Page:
From business intelligence to social enterprise — via Rio
Or, how I ended up as a Social Enterprise Consultant with no prior experience in social enterprise.
My professional background could be described as niche. I’ve spent the last four years working as a corporate investigator for clients involved in high-profile international disputes, uncovering evidence of fraud or hidden offshore assets. It’s been exciting, intellectually challenging work that has thrown me into weird and wonderful situations all over the world and provided a fascinating insight into the darker side of international commerce.
Looking back, my twenty year-old self had some big ideas about what she wanted to do with her career. Working in Moscow during the year abroad of my languages degree gave me an entertaining crash course in how business works in “challenging” markets. I returned determined to figure out how business could be used to bring people together and to fight rather than facilitate corruption and inequality.
It turned out that working in London it’s a lot easier to focus on more short-term goals (i.e. the weekend…), but last year I started to panic as it dawned on me that life choices were no longer abstract debating topics for the pub; they were happening now, and they were somehow happening to me rather than being made by me.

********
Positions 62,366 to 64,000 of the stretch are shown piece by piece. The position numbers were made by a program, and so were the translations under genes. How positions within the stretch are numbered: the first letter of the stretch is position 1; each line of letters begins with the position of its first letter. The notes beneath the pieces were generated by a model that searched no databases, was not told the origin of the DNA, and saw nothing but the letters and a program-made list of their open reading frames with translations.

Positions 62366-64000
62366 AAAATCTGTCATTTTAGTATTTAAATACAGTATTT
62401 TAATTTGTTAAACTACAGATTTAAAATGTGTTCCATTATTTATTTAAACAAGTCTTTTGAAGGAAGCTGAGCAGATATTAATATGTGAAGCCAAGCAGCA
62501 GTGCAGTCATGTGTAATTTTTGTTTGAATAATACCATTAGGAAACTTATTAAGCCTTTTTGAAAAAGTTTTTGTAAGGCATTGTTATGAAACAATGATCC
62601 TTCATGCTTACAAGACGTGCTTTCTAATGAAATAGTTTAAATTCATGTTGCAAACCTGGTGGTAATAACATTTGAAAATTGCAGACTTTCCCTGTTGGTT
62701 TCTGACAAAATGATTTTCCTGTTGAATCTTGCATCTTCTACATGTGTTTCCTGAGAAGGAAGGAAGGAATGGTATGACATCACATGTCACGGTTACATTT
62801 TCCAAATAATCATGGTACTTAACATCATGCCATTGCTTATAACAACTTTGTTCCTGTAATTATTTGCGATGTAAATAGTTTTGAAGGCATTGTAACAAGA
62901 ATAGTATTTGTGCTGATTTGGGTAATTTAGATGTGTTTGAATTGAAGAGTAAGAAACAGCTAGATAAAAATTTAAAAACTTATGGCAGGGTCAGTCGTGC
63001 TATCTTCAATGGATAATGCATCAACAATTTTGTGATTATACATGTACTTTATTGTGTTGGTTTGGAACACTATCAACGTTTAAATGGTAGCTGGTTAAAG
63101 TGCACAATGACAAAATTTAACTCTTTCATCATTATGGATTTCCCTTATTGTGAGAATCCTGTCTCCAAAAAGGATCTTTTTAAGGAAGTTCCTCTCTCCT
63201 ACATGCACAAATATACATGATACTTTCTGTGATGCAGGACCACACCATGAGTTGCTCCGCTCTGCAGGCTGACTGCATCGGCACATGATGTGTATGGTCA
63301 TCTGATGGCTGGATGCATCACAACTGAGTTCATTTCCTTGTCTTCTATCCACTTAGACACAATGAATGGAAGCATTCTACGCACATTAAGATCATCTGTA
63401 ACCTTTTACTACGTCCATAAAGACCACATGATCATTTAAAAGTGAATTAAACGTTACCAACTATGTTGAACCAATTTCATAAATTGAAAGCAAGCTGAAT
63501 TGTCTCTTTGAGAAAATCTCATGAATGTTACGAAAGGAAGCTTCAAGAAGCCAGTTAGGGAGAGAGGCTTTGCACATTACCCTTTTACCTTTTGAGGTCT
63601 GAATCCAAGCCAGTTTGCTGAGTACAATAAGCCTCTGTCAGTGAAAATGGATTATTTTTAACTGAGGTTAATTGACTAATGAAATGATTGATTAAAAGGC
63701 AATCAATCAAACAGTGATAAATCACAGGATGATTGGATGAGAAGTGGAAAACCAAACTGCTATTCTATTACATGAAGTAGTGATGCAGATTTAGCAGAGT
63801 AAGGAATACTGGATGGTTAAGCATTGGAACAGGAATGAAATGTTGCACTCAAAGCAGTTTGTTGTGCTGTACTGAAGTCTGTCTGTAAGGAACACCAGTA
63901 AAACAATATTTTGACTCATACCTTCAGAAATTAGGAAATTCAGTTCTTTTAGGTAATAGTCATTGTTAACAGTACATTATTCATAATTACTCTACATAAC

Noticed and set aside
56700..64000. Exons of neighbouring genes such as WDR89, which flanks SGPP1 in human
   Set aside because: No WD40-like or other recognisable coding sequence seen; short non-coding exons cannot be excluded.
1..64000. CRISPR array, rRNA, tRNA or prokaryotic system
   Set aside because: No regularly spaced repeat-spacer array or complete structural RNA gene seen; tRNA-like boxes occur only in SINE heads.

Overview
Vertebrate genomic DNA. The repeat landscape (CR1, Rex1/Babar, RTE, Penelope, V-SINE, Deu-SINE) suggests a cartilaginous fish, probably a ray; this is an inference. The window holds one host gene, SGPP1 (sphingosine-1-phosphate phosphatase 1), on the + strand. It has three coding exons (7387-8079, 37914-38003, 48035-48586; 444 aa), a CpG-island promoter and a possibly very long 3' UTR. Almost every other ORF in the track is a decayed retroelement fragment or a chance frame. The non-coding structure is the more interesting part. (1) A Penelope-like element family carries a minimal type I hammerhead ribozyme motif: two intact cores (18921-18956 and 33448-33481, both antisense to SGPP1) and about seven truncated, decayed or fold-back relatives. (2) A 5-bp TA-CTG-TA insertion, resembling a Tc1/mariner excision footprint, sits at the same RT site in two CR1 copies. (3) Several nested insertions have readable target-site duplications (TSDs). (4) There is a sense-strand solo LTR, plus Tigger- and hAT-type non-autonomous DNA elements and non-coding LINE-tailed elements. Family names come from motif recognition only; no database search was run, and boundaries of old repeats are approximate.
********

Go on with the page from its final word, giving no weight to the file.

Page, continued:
Somewhere along the way my real ambition and values had become buried under the desire to do a good job, secure another pay rise, take on more responsibility. I was climbing up a ladder that I felt belonged to someone else — belonged, in fact, to a bygone, pre-crisis era of listening to the school careers advisor, hoping to get a mortgage and looking forward to a pension.
When I read my own thoughts being expressed online by other people on sites like Escape the City, I found the nerve to jump off the ladder. I handed in my notice to head to Brazil this summer with _SocialStarters and I haven’t felt this engaged, inspired and excited about the future since I came back from Russia believing that it was possible to Change The World. Except this time I have some more experience and skills that give me a better chance of getting somewhere.
Social enterprise seems a good place to start for someone like me, who’s always felt stuck between the “drop-outs” and the “sell-outs”. Although I’m not satisfied working in a purely profit-driven environment, I’ve been impressed by the drive for quality, results and innovation that profit inspires. What are the different ways in which we can apply this mindset to tackling social problems? That’s what I’m hoping to find out in Rio…
Originally posted on the _SocialStarters blog